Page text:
- Milk in a pot heating to 110 degrees F for Ultra Pasteurized milk. Unpasteurized milk should heat to 160 degree F.
Prepare the Starter
- In a small bowl put either the initial starter, or a few table spoons of a live cultured, unflavored yogurt. Blend in a little bit of the warm milk. Make sure it is smooth.
- Then transfer it back to the pot with the main milk. Stir well and pour into either the individual jars or large culturing bowl.
- Now it's time to decide which method of incubation, or maintaining a low stead warmth you will use to let the cultures do their magic.
Pour Into Containers and Choose Culturing Method
Below are four different incubating methods for culturing your milk and incubating.
Read below to decide what method of culturing will work best for you. There are instructions for using the following methods:
- The 'Proof' setting on a conventional oven, or 100 degrees F. Perfect for low temperature baking large trays of individual size serving jars.
- Instant Pot method, more suited to a batch of four to five 6 oz jars, or a large container.
- Crockpot method, suited for about six to eight 6 oz jars or a large pot.
- Electric Yogurt maker, which is a self contained plug in appliance that makes six to eight 6 oz jars and then turns off.
Tips for Success
- Buy any brand Lactose Free milk, I've tested this with expensive Lactose Free milk brands, and store generic. No differences at all.
- Make sure you use plain, unsweetened, live culture yogurt as your starter
- The amount of time you incubate filled jars will determine the final flavor and firmness. Example: 8 hours of incubation will result in a milder flavor, while 12 hours will be more tart. 8 hours of incubation is a less firm yogurt, where 12 hours incubation creates a much more solid and thick.
- Always use a rack or some sort of 'lift' from the heating element when using an Instant Pot or Slow Cooker.
- Don't add any water to the Instant Pot or Slow Cooker, as you don't want to create any steam or pressure.
- If none of the methods listed here are available to you, simply buy a yogurt maker, as it will make anywhere from 4 to 8 cups.
Substitutions and Variations
- Try adding either fruit jam to the bottom of the jars before setting to culture, or add a few pieces of fresh fruit. The fresh fruit will float, but it will not stop the culturing process. Just don't stir in anything with sugar, as that will stop or slow the culturing.
- You are in control of how thick, the ingredients, and even the level of sugar from add in's.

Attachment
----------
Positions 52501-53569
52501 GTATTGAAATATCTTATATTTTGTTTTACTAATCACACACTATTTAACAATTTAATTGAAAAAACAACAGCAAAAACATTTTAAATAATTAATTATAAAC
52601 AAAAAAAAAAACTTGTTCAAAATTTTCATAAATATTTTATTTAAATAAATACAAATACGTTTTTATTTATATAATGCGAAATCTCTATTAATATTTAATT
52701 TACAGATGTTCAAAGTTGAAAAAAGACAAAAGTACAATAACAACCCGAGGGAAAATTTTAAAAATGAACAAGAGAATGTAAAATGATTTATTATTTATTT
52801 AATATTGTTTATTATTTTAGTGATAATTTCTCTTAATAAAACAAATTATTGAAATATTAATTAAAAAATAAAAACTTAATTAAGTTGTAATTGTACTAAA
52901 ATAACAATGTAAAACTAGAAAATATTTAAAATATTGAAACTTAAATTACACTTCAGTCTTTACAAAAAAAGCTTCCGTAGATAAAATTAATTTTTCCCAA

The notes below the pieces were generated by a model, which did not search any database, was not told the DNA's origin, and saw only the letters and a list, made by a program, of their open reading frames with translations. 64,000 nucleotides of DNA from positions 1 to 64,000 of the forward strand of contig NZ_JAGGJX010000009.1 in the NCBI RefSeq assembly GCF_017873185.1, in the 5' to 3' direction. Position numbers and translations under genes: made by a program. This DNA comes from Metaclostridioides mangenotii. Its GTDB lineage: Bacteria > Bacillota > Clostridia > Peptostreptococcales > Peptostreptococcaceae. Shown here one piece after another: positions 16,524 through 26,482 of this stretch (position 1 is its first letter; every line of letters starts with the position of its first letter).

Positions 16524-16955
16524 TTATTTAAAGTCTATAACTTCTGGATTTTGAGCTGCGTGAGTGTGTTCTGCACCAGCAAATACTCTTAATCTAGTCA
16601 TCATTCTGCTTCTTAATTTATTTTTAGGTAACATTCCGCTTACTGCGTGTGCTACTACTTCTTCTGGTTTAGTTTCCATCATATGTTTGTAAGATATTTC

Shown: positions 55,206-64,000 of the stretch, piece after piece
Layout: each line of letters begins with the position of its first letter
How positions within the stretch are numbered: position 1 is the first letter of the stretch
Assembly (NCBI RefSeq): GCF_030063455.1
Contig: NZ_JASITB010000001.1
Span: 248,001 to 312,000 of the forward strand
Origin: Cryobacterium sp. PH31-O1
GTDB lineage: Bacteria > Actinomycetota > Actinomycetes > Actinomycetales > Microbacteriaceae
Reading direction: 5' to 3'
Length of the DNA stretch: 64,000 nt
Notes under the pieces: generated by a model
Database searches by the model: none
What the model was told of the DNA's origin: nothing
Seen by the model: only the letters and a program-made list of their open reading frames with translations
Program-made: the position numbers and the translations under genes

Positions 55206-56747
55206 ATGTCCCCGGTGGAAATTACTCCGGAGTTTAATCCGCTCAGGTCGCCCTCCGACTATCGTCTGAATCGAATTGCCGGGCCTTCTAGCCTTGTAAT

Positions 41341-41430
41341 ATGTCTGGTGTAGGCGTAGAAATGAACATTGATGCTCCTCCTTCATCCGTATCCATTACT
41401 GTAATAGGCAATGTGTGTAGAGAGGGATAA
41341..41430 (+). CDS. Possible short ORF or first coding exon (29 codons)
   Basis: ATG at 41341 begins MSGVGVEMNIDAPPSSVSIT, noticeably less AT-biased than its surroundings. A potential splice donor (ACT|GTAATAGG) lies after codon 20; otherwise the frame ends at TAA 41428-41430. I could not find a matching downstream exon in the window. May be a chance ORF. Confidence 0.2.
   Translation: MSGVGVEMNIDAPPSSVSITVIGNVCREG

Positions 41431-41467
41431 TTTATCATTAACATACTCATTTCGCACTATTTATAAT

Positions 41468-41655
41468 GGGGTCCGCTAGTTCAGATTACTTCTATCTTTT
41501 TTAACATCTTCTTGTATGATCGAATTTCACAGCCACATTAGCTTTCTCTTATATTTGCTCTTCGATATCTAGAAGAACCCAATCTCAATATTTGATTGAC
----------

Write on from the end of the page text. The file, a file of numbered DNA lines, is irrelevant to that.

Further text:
Conventional Oven 'Proof' Method
If you have a conventional oven with a 'Proof' setting, than you are SO lucky!
The 'proof' setting is about 100 - 110 degrees F, and it is used for letting dough rise. But it is also perfect for fermenting milk into yogurt!
- Set the filled jars on a baking sheet in the oven and set the oven temperature to the 'Proof' setting.
- Let them sit there overnight, or about 10 to 12 hours max.
- Remove from the oven and voila! Perfect lactose free yogurt!
- Cool for at least 4 hours, and then serve!
PRO TIP: The 'warm' setting on the oven is going to be too hot if it is over 120 degrees F.
Instant Pot Method
- You'll be able to make a full tub using an Instant Pot, or up to 5 individual jars. Use the rack so the jars don't touch the bottom of the Instant Pot.
- Most Instant Pots have a 'Yogurt' program, so all you have to do is close the lid on the rack of jars or full bowl of milk mixture and set the program button.
- If your Instant Pot doesn't have a yogurt program button, you can also use the 'Warm' setting, but leave the lid cracked as it is warmer than the yogurt setting. Let sit for 8 to 12 hours.
- Cool for at least 4 hours in the refrigerator, and then serve!
Crock Pot Method
You can also use your Crockpot or any slow cooker also.
- Put a rack inside the crockpot. Set the individual covered jars, or a single plastic wrap covered bowl on the rack.
- Put the slow cooker lid on slightly askew, and put the setting on warm. Let it sit for 8 to 12 hours.
- Cool for at least 4 hours, and then serve!
Electric Yogurt Makers Method
Electric yogurt makers vary from one manufacturer to an other. The basics are pretty standard though. They typically comprise of a tray that holds 4 to 8 small jars, each about 6 to 8 oz.
- You fill each jar with the prepared, cultured milk, cover with a see through lid, and turn the electric yogurt maker on.
- It runs at a very low (110 degrees F) for up to 12 hours and then turns off.
- When it turns off, put the jars in the refrigerator and let the jars of yogurt chill and firm up.
Homemade lactose-free yogurt offers a delicious, cost-effective, and rewarding way to enjoy the benefits of yogurt without the limitations and discomforts of lactose intolerance.